ERIC Number: ED127795
Record Type: RIE
Publication Date: 1974
Reference Count: 0
Transitional Speech Features in the College Lecture. CATESOL Occasional Papers, No. 1.
This paper examines the speech performance characteristic of the college lecturer. One of the most organized forms of speech performance, the lecture functions as a referential monologue and has a necessarily topical focus. Specifically dealt with are the ways in which lecturers introduce new topics, link together topical utterances, and close out episodes. Various transitional tactics are examined as general features of speech that correlate closely with the transitional devices in written communication. The analysis is based on the assumption that connectives are normative features in lecture-type speech acts and that they are rule-governed according to the direction imposed by the speaker on the narrative. The three general rules for maintaining and directing relevance in speech are: (1) topic continuation, (2) topic recycling, and (3) topic change. The editing rule is at work when the lecturer interrupts himself to redirect the lecture. It is found that smooth transitions are attempted by all lecturers regardless of style differences in performance. Examples are provided in an appendix. (CLK)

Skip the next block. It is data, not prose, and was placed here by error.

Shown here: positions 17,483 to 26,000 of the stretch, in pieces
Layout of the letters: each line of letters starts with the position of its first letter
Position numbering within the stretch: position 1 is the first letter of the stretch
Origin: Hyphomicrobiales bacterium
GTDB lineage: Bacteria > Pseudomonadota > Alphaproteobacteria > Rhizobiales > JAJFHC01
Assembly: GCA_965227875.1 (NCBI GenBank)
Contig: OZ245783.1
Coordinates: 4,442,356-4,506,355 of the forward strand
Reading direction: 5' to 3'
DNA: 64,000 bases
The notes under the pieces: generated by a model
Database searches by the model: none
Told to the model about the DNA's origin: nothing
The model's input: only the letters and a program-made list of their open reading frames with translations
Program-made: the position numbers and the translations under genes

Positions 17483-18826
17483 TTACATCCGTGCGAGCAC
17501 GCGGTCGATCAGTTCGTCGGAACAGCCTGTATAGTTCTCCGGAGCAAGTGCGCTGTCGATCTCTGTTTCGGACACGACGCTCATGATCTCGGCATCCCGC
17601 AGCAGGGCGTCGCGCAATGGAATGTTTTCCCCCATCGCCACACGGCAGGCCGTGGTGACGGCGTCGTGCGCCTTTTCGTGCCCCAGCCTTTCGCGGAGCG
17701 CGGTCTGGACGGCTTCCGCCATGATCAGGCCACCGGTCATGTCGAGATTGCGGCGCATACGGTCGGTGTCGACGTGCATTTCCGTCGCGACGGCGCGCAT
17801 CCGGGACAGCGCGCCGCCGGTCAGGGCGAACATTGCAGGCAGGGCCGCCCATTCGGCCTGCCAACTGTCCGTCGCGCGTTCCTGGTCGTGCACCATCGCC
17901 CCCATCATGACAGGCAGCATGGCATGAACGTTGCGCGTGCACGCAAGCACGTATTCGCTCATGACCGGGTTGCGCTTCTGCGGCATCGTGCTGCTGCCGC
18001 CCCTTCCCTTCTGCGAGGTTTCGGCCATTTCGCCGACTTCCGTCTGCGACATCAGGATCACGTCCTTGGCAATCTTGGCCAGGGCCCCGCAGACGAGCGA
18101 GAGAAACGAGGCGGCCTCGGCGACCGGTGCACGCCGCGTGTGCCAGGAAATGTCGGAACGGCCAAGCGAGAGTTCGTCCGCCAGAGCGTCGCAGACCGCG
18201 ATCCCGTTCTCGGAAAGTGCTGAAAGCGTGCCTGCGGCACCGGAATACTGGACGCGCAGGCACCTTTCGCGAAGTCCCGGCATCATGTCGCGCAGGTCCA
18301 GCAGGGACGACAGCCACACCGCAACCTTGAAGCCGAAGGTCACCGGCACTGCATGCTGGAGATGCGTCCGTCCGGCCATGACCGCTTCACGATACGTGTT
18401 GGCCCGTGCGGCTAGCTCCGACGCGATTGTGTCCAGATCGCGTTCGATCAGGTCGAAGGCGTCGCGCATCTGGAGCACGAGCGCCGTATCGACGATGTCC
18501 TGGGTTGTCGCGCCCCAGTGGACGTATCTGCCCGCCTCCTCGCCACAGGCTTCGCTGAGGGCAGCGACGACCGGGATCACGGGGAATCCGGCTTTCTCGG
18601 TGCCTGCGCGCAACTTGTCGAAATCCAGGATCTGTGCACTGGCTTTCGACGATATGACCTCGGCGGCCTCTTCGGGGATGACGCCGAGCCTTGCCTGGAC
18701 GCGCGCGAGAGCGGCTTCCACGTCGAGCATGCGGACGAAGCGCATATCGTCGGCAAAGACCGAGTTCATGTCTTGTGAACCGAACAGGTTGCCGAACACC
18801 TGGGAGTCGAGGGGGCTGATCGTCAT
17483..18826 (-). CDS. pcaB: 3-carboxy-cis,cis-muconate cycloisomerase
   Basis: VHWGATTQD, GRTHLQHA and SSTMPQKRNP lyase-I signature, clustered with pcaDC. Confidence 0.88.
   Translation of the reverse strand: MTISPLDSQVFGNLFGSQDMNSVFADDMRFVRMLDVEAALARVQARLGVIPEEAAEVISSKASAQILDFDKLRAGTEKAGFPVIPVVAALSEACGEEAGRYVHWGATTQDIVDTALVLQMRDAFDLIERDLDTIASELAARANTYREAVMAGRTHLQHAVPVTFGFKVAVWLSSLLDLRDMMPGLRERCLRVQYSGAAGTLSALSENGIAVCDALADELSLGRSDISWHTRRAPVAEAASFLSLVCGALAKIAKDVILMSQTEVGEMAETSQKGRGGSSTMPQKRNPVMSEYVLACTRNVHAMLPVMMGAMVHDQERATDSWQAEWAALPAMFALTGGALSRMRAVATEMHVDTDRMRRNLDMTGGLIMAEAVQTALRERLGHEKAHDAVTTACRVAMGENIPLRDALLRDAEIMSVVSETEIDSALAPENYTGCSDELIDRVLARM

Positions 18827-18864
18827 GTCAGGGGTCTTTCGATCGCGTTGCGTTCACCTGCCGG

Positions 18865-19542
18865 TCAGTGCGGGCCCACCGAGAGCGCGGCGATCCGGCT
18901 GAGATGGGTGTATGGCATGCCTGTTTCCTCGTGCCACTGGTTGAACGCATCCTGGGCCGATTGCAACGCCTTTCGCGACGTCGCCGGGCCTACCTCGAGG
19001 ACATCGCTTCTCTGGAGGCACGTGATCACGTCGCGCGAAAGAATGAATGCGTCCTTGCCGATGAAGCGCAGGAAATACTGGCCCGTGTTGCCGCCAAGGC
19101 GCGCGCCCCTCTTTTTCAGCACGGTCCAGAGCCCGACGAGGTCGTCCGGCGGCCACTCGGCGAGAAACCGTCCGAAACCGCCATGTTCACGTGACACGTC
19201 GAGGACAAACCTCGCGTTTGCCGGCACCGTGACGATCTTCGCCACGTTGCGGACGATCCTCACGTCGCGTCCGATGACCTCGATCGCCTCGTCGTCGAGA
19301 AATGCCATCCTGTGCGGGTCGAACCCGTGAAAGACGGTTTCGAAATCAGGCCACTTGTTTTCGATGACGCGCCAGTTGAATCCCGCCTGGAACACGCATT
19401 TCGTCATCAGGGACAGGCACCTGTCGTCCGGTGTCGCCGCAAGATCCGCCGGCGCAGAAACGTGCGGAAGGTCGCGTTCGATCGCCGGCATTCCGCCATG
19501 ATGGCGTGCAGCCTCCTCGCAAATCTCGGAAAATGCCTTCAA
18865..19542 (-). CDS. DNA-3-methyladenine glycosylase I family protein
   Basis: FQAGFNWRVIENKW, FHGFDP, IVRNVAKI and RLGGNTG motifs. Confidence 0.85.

Publication Type: Reports - Research
Education Level: N/A
Authoring Institution: California Association of Teachers of English to Speakers of Other Languages.
Note: For related documents, see FL 007 882-888